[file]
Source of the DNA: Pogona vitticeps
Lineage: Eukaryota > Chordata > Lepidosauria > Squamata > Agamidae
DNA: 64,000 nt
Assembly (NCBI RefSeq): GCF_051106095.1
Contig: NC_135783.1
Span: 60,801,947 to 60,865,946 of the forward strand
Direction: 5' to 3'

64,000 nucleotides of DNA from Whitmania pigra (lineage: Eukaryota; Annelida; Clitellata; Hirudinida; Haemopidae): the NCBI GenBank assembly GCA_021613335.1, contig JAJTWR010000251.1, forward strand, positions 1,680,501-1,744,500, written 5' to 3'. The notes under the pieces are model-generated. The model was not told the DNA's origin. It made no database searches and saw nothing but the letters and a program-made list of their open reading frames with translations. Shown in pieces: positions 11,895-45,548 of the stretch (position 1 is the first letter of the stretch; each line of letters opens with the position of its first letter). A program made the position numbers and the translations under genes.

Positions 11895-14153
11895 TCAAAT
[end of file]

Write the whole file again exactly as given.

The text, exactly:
Source of the DNA: Pogona vitticeps
Lineage: Eukaryota > Chordata > Lepidosauria > Squamata > Agamidae
DNA: 64,000 nt
Assembly (NCBI RefSeq): GCF_051106095.1
Contig: NC_135783.1
Span: 60,801,947 to 60,865,946 of the forward strand
Direction: 5' to 3'

64,000 nucleotides of DNA from Whitmania pigra (lineage: Eukaryota; Annelida; Clitellata; Hirudinida; Haemopidae): the NCBI GenBank assembly GCA_021613335.1, contig JAJTWR010000251.1, forward strand, positions 1,680,501-1,744,500, written 5' to 3'. The notes under the pieces are model-generated. The model was not told the DNA's origin. It made no database searches and saw nothing but the letters and a program-made list of their open reading frames with translations. Shown in pieces: positions 11,895-45,548 of the stretch (position 1 is the first letter of the stretch; each line of letters opens with the position of its first letter). A program made the position numbers and the translations under genes.

Positions 11895-14153
11895 TCAAAT